Derivation of the virtual shape from the actual shape can follow the procedure below:

1. Attach with each dimension of the actual shape with a boolean variable. Set it to true if the dimension is in the reduction region (i.e. there is reduction along this dimension), or false otherwise.

2. Compress consecutive dimensions with the same boolean tag into a single virtual dimension.

Take the example above for instance, the actual shape is (3, 4, 5, 2), and when doing sum(a, 1), the boolean values are (true, false, false, false), so we can compress it into a virtual shape of lower rank as (3, 40).

More examples: for sum(a, (2, 3)), the virtual shape is (3, 20, 2). The gist has a function named rcompress_dims to compress the actual size tuple into a virtual shape of possible lower rank.

## Recursive Slicing

Using virtual shape, some reduction computation for arrays of higher ranks can be reduced to two basic paradigms: colwise reduction and rowwise reduction. Yet, there remain some more complex cases where virtual shape itself is not enough. For example, if we do sum(a, (1, 3)), the virtual shape remains the same as size(a), which has four dimensions.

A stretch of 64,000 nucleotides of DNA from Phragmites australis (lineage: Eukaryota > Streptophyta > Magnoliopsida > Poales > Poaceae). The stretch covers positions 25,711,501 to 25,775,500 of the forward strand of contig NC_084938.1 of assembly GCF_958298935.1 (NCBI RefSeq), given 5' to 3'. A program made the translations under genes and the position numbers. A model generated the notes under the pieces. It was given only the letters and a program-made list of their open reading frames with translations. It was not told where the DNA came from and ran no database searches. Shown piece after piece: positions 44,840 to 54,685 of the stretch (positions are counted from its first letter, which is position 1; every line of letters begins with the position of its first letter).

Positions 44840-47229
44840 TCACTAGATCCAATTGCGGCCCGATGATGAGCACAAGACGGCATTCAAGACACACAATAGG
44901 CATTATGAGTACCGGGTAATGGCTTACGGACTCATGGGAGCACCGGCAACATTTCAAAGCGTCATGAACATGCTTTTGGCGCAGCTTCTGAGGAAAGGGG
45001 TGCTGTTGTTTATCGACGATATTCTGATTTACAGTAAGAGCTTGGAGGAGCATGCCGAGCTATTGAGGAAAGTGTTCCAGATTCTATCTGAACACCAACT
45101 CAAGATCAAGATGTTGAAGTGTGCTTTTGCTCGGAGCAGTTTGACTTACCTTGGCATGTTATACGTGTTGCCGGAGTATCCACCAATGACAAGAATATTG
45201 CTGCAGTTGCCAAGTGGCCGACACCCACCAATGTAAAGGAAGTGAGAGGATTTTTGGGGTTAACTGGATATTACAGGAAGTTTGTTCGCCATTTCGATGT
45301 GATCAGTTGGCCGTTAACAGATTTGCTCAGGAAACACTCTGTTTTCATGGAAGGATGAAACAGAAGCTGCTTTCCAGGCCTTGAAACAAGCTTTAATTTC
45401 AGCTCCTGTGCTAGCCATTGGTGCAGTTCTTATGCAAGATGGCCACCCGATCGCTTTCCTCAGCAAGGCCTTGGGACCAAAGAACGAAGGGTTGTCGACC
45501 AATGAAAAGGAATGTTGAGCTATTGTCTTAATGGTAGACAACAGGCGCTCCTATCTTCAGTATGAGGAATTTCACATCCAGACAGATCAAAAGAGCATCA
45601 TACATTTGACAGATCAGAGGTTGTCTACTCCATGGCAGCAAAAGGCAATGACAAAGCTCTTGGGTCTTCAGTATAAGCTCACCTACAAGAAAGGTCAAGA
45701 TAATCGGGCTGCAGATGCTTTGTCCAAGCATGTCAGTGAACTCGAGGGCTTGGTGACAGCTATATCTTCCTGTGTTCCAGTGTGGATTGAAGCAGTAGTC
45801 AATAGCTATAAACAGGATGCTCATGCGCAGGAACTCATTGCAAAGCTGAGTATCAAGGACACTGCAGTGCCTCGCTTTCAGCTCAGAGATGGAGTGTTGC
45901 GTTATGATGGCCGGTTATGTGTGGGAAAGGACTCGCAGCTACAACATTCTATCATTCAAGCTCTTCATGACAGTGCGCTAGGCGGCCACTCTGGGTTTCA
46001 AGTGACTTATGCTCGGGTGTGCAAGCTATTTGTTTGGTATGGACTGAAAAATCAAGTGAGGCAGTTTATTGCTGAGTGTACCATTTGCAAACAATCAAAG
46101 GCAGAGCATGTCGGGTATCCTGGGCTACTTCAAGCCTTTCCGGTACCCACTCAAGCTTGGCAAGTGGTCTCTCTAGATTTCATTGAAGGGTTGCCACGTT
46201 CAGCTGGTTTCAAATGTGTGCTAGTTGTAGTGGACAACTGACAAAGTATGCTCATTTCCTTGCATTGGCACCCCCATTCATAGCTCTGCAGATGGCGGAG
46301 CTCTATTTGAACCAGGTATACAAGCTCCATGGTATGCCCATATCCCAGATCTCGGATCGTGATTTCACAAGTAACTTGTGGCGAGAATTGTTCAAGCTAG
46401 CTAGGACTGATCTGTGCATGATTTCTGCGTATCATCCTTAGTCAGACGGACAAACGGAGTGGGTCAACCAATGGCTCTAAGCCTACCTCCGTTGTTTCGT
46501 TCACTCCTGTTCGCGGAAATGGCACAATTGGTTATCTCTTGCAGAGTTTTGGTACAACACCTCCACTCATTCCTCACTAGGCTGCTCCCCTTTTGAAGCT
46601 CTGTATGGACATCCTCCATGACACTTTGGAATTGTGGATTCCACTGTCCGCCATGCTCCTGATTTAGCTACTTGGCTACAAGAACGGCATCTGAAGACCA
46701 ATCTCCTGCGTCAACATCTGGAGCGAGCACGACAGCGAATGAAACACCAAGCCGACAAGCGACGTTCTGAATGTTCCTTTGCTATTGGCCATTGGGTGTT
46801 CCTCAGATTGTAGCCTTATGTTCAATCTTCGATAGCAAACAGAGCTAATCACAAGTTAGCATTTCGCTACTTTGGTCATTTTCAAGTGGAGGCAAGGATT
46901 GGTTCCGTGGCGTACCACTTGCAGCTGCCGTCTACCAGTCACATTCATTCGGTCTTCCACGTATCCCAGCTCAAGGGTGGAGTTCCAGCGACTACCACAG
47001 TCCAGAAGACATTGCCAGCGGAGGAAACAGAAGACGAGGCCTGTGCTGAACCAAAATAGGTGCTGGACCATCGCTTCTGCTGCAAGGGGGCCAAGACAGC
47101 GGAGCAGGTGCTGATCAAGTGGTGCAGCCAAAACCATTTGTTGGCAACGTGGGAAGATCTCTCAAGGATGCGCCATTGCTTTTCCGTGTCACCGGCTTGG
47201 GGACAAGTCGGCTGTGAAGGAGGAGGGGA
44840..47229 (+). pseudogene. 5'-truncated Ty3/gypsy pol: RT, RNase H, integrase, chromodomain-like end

The strategy that I take to solve this problem is recursive slicing. The following example illustrates this approach. Consider an array with virtual shape (m, n, k), the reduction over this array can be summarized by the following pseudo code

rlast = # whether the last dimension k is to be reduced

if rlast  # the last dimension is reduced
# initialize the result using the first slice
sum!(dst, slice(a, 1))
for i = 2:k
# accumulate the reduction results from remaining slices
end
else   # the last dimension is preserved
# perform reduction for each slice independently
for i = 1 : k
sum!(slice(dst, i), slice(a, i))
end
end

Note: this is just a code skeleton mainly for conveying the basic idea, the actual code may look more complex than this. Here, the slices are with respect to the virtual shape. An array of virtual shape (m, n, k) is considered to be comprised of k slices of size (m, n). Here, slice(a, i) refers to the procedure of extracting such a slice. In the actual implementation, there is no such a function, I basically use offsets to maintain the position of each slice, increment the offset at each iteration, and pass the offset as well as the slice size as arguments in the recursive call. No copying is done throughout the entire procedure.

This entire procedure is very regular and therefore can be written as a code-generation macro as what I did in the gist. With such a macro, various reduction functions such as sum, maximum, minimum, prod, etc can be easily generated.